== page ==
Tuesday 16 May 1995
I bring, however, good news for all those similarly concerned. The designer Catherine Walker, who has been approached to make Ms Goldsmith's Muslim gear, is thoroughly experienced in making them look truly authentic. Her last client requesting a genuinely ethnic look? The Princess of Wales for her royal trip to India.
One of the throng was Steve Hilton, the prodigy who used to run the Conservative Party account for Saatchi & Saatchi. (Nowadays he works for the New Saatchi agency, set up by Maurice Saatchi after his ignominious ousting from old Saatchis, which he and his brother had founded).
It seems that in addition to taking the £60m BA account from old Saatchis, New Saatchi intends to make further headway by setting up a branch in Hong Kong. Hilton, who has a new marine-style haircut, and his colleague Nick Hurrell are responsible for getting it under way. "I am just going for a few months to kick-start the whole thing," Hilton told friends on Saturday. His flight, apparently, was on Sunday morning. Only one thing about the trip puzzled me: why was he flying Cathay Pacific?
I glean from my flatmate (a City man) that after the Barings fiasco, employees of certain British banks are, for the time being at least, showing an above-average appreciation for the daily presence of their colleagues - tea and coffee-fetching, dry-cleaner runs and trips to the shoe shiners are becoming regular features of office camaraderie. Alas, I fear the same is not true of certain American investment houses. On Friday, I was on the phone to a senior executive at Goldman Sachs. He suddenly interrupted me and said brusquely to someone who must have just entered his office: "No, I don't want that." Then he resumed his conversation. "Oh, that," he explained airily, "was one of those collection envelopes that people bring round when one's colleagues are leaving."
Call me a snob but I'm afraid I associate Whiteleys shopping mall in London's Bayswater with hordes of children, licking ice-cream cones, accompanied by harassed-looking parents trying in vain to look as if they are enjoying the family's weekly outing to the shops. So when I received an invitation to visit the Ridley Art Society's annual exhibition on the third floor last week, I was filled with dread at the incongruity of the prospect. The RAS is a genuinely serious artistic body and the modernity of some of their younger exhibitors would leave, I imagined, the ice-cream brigade somewhat bewildered.
On this point, I discovered, I was right. Pram wheels had left ugly tyre marks on Patricia Mackinnon-Day's floor-work of red carbolic soap tiles - supposedly a work reflecting the very serious issue of Catholic guilt. Somebody had tried to get into the high chair of the RAS's president, Brian Robinson - "I have to put it away in the evenings now," he explained. But the mass exposure of the venue did pay off for Alexandra Julyan, whose design "Woody", a striking cardboard sculpture of the rear end of a dog, was bought by one Whiteleys meanderer who chanced to be in the music industry. It will feature on a CD cover for an album called Woody's End by a group called Officer.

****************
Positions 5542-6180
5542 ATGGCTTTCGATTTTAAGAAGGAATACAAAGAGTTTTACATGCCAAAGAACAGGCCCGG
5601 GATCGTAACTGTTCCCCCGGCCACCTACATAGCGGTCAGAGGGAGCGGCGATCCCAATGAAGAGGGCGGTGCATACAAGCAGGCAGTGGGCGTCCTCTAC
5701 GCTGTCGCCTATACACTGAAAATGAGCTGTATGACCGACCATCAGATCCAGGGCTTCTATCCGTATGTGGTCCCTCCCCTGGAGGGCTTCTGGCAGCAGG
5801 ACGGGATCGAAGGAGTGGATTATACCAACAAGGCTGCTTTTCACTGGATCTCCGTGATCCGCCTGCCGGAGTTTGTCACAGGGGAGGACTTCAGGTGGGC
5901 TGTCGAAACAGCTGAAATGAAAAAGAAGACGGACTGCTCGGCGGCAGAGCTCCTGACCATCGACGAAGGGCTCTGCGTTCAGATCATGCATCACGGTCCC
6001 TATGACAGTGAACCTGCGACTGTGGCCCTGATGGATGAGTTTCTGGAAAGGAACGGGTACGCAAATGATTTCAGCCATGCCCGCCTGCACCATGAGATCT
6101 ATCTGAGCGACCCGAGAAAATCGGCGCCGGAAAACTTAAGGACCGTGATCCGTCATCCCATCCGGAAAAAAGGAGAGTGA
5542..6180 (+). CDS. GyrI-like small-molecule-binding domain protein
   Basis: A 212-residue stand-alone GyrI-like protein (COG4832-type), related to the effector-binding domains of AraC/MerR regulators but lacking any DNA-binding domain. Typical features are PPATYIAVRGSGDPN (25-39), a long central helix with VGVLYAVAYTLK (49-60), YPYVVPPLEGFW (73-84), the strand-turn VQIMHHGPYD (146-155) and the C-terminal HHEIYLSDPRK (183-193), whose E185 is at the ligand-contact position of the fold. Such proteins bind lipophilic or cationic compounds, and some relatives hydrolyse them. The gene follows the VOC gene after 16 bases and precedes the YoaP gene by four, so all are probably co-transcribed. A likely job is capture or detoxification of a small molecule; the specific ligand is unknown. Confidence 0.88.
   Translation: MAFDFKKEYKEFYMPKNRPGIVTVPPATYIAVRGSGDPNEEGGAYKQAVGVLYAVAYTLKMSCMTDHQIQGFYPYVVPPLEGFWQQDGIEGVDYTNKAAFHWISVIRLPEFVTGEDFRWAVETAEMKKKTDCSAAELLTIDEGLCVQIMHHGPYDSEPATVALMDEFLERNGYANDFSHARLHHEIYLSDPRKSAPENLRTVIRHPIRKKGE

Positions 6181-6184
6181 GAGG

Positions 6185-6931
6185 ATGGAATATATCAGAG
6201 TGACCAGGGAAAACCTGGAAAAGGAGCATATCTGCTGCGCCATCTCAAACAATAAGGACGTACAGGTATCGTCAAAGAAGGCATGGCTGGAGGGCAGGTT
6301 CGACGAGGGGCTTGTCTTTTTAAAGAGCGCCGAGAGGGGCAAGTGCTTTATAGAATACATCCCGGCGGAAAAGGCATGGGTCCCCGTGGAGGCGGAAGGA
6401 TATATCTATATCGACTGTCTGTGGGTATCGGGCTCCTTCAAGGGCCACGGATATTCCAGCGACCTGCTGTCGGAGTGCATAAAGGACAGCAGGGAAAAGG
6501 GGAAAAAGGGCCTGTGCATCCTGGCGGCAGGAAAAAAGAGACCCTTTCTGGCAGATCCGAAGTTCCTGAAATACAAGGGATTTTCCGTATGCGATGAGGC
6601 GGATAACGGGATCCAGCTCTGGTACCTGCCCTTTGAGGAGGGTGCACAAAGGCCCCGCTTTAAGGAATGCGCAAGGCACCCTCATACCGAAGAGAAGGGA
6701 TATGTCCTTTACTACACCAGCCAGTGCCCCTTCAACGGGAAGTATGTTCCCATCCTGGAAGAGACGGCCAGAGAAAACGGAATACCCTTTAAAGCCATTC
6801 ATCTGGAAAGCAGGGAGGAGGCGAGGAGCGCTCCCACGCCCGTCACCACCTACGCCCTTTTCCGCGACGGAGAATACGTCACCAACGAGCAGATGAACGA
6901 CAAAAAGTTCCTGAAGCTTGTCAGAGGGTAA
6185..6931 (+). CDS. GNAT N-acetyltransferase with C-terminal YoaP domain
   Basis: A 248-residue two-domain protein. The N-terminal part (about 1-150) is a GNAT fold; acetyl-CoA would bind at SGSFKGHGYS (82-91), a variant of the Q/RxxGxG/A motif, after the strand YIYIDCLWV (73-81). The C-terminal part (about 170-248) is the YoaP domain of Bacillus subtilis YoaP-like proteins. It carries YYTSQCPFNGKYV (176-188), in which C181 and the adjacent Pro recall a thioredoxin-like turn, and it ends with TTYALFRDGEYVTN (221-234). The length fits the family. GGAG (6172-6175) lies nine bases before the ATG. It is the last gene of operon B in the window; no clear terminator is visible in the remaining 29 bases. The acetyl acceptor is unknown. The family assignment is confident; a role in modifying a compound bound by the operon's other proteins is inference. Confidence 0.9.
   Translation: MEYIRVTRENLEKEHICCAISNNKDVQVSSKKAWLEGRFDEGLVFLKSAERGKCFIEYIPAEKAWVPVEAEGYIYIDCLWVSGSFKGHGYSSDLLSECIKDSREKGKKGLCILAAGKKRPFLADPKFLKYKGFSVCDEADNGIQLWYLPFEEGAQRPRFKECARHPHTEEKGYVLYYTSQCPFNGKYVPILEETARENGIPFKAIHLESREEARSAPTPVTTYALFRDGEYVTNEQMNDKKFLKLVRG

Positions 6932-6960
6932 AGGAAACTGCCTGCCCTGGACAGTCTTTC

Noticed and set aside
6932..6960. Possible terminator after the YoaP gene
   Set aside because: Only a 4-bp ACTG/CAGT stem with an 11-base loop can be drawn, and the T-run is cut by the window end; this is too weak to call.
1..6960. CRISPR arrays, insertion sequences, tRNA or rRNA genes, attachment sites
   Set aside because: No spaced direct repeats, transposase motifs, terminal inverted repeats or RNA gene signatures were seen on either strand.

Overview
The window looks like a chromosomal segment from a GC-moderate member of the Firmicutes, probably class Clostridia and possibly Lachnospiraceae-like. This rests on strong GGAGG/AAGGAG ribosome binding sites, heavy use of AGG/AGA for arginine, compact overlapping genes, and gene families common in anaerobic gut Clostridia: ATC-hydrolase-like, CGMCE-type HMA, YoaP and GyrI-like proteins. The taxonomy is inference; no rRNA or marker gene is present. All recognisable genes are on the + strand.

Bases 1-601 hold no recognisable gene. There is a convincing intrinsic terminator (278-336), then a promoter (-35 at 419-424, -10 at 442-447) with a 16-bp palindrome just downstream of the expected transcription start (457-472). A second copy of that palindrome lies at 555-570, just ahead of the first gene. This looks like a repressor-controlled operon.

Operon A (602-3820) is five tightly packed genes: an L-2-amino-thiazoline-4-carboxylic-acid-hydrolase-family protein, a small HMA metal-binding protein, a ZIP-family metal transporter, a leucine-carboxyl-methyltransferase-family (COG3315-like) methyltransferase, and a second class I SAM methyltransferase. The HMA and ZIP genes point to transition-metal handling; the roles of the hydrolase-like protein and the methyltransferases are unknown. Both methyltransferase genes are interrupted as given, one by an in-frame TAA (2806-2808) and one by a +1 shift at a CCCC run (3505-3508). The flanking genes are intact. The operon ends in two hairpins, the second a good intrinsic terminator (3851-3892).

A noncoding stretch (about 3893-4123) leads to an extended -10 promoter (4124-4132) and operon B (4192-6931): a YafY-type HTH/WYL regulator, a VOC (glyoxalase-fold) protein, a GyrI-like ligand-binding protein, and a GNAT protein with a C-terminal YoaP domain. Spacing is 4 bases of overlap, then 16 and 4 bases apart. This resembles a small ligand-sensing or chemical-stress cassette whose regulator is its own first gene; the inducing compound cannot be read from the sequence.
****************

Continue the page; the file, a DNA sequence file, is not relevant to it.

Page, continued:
Jill Morrell (you remember, the loyal girlfriend of the former hostage John McCarthy) has clearly been able to put the past behind her. Despite (or perhaps because of) her partner's terrible experiences in Beirut, when he was kidnapped by Muslim fundamentalists, she is shortly to release her own book - on safe travel. "I hope she will do it in conjunction with a BBC TV series on the subject," says her agent, Mark Lucas, adding, appropriately, in highway code: "We are just waiting for the green light."
Though everybody else in Perth and Kinross, the former seat of the late Sir Nicholas Fairbairn, is expecting the SNPs to trounce the Tories at the by-election on 25 May, the Tories themselves remain blithely optimistic - at least in public. So much so that their candidate, John Godfrey, is launching one campaign from an erstwhile funeral parlour in Scott Street, Perth. "I can see the irony," a spokesman admitted, "but in these situations you've just got to grab whatever premises you can."
Dinner last week at Langan's Brasserie in Mayfair was made even more entertaining by the arrival near midnight of the renowned conjuror Fay Presto, whose tricks really are quite something. "No, you do not have to be drunk to appreciate this," she rebuked me sternly as she appeared to push a wine bottle through the table without the faintest tremor. Yet Ms Presto's confidence ebbed when one bright spark round the table recognised her. "Fay Presto? You sold your Austin Allegro 10 years ago to a friend of mine."
Ms Presto went a vivid shade of crimson, which I'm sure was merely down to the fact that the car had been mustard-yellow with brown Velcro seats, and not possibly because it had proved to be a complete proverbial "crapheap" with a lifespan of only 18 months for the poor buyer. Either way, there was a poof! and Ms Presto vanished from the restaurant.
So, Blackburn Rovers have won the Premier League championship, narrowly defeating Manchester United points-wise. I do not pretend to be a footie expert, but even I realise that it was a close thing. Blackburn, however, clearly never doubted the outcome. Last Thursday (the decisive match was on Sunday) a newsagent in Milcombe, Oxfordshire, received a list of forthcoming "one-shot" publications, one of which was a 32-page poster magazine called Blackburn Champs Special. The prescient blurb went on: "to celebrate Blackburn Rovers winning the 94/95 Premier League season."
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